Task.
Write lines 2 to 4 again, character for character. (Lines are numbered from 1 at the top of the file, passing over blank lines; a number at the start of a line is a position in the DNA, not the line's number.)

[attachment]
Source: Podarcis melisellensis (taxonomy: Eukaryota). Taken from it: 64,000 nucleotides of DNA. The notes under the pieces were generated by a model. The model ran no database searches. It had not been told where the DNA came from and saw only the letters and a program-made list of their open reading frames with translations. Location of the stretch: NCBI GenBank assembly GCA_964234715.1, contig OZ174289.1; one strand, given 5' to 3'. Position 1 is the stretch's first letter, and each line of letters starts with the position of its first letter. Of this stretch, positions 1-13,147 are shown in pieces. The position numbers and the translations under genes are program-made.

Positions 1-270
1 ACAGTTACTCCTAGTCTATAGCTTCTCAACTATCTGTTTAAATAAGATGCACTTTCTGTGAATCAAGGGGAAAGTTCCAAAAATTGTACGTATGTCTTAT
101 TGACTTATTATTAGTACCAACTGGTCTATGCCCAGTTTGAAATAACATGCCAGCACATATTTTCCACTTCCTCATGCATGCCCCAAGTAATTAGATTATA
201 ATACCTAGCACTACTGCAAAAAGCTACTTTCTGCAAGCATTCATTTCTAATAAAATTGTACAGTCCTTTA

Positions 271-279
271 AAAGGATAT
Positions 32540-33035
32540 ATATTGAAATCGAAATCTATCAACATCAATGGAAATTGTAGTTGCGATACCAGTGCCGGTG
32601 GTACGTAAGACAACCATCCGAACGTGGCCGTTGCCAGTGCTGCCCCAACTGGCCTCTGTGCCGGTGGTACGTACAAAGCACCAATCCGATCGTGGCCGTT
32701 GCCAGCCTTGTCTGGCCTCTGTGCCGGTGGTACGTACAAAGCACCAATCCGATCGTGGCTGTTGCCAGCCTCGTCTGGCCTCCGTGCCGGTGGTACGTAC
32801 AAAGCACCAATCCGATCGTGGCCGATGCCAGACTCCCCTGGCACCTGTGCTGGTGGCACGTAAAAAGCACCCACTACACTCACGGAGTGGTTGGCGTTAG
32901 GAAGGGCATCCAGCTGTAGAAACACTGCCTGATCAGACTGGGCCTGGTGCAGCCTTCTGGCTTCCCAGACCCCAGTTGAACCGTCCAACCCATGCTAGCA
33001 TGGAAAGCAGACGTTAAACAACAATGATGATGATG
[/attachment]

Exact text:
Positions 1-270
1 ACAGTTACTCCTAGTCTATAGCTTCTCAACTATCTGTTTAAATAAGATGCACTTTCTGTGAATCAAGGGGAAAGTTCCAAAAATTGTACGTATGTCTTAT
101 TGACTTATTATTAGTACCAACTGGTCTATGCCCAGTTTGAAATAACATGCCAGCACATATTTTCCACTTCCTCATGCATGCCCCAAGTAATTAGATTATA